A High School Cliche


By Bashirat Oladele

To be honest, the first look of the movie did earn an eye roll from me. On the surface, the movie seems like your typical high school movie, never was done before, except maybe a couple hundred times.

When it was initially presented, naturally, I started the movie with certainty that this would be one of the usual rom-com movies. However, I’m pleased to admit that I was proved wrong on more than one occasion while watching Confessions of an Invisible Girl.

Tetê is not an introvert who sticks to herself and grumbles about not being like the ‘others’, whatever that means. Rather she’s a social being who is cast out by general society and even made fun by others for some of her ‘quirks’. She craves a normal social life and even a romance, and often jumps the gun when it comes to falling in love.

Her quirks or ‘character flaws’ are not restricted to glasses and paint on her clothes. Her little situation of her being caught in this circle of ‘being socially awkward equals no social life, but no social life means becoming more socially awkward’ is actually something many teenagers can relate to. That, and her nervous sweating. 

The movie also undoes some cliches. For instance, the makeover scene is not some big dramatic moment for others to see Tetê in a different light. Heads didn’t turn as she walked in, and there were no double-takes from the other kids. Sure, she receives compliments, but so does everyone when they’re all dressed up.

The makeover scene has little significance in the overall story, or the party scene itself. It also has very little significance in Tetê’s character growth. In the end, it’s really just a teenage girl getting ready for a really big party. Additionally, it helps uncover the superficial nature of one character instead of making it a ‘FINALLY!’ moment for our adorable protagonist.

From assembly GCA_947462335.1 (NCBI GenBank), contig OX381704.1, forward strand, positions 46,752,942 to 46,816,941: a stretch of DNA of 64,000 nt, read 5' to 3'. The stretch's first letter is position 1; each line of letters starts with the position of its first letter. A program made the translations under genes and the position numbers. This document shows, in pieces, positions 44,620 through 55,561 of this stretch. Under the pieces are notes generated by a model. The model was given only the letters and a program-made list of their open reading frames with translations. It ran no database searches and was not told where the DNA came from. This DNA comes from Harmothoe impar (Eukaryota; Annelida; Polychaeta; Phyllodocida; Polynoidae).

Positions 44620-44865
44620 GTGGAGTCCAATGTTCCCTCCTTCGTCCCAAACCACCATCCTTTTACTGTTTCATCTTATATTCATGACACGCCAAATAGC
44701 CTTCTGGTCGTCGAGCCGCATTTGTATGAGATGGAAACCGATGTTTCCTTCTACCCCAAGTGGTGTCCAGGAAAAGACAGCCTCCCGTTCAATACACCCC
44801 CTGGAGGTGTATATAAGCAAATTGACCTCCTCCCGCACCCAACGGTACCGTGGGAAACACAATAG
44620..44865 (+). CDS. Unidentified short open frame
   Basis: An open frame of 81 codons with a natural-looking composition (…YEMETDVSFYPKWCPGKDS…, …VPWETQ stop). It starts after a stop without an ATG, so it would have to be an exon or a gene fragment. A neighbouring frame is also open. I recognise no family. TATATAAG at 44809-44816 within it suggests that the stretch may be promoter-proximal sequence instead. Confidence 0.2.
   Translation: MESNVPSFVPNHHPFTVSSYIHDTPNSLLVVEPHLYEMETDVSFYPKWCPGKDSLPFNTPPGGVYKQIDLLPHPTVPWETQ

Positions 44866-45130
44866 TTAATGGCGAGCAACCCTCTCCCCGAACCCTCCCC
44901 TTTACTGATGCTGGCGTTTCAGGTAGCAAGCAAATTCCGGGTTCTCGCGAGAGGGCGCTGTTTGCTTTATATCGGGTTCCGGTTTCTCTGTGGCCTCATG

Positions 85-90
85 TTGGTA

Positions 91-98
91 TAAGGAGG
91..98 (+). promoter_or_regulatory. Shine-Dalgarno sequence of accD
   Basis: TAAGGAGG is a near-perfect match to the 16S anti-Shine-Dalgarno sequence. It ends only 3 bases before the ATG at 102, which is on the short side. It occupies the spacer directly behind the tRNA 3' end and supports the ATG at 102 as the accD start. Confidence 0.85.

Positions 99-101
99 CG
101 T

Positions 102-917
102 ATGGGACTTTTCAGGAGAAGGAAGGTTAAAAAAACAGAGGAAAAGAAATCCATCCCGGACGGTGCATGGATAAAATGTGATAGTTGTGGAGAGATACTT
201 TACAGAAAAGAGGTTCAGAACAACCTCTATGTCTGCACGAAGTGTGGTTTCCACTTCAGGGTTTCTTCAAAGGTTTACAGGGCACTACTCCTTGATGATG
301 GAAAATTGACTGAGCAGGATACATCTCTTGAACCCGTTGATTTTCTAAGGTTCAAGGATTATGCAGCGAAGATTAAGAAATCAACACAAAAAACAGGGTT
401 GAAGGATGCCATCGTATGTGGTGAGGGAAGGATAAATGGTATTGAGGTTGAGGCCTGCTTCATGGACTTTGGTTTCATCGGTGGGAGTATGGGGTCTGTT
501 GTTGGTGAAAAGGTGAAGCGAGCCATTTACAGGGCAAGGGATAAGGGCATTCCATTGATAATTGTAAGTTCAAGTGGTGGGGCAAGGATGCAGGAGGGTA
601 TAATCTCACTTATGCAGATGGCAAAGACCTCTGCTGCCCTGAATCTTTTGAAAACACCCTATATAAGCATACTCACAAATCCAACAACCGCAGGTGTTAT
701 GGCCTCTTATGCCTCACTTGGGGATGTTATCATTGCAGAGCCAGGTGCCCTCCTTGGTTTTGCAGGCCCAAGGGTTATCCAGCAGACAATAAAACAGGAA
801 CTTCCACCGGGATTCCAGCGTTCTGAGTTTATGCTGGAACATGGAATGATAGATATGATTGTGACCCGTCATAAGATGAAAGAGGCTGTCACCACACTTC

Tetê as a protagonist was adorable. The acting in the movie was good. Not that the story demanded a lot of depth or conviction. Given the tone and pitch of the movie, everyone in the movie was believable.

Even though Tetê gets caught up in a bit of a love triangle, it’s not overly dramatised and everything falls into place without making her choice the biggest focus of the story. It’s worth appreciating that her friend Davi has a platonic relationship with her throughout, and their interactions come across as natural and organic. 

 Tetê’s family situation struck a chord with me. They weren’t vicious, strict or negligent, which is almost always the reason for socially anxious teenagers in movies. Not that strict or negligent families don’t exist, but it’s certainly not the story of every single household. Her folks and grandparents genuinely want the best for her and do their best to help her. Problem is that their way of helping sometimes does more harm than good.

She loves them, but sometimes she doesn’t particularly love the way in which they love her. That’s a more nuanced portrayal than grouping grown-ups into very cruel and very supportive.

 I did have some issues with the characterisation of Zeca, another friend of Tetê, at least with the way he was introduced to us. When we first meet him, Zeca seems a little too flirtatious with all the guys in class and extremely judgmental about looks.

However, for the rest of the movie Zeca is a regular guy whose sexuality is just part of who he is. He is wise, always there for his friends, and even chides Tetê for judging her own looks. Nevertheless, he’s such a great character in the entire movie except for the introduction part.

Stereotyping is also an issue with some other characters. The blonde is still the bully and the brunette is still bullied, no difference there. The surfer guy is, as always, academically lacking. If only they’d have switched it up for once, and hadn’t matched physical traits with personality traits.

The messaging in the movie is a double edged sword. I am impressed with the more humane take on bullying and bullies, and the portrayal of the fact that the social hierarchy in high school is so stringent that you are either the bully or the bullied. But in a few instances, it almost appears to be excusing bullying rather than educating us about it.

However, the movie ends on a happy note, a little too happy for my taste. Then again, for a feel-good teen drama-comedy, it’s probably the best kind of ending.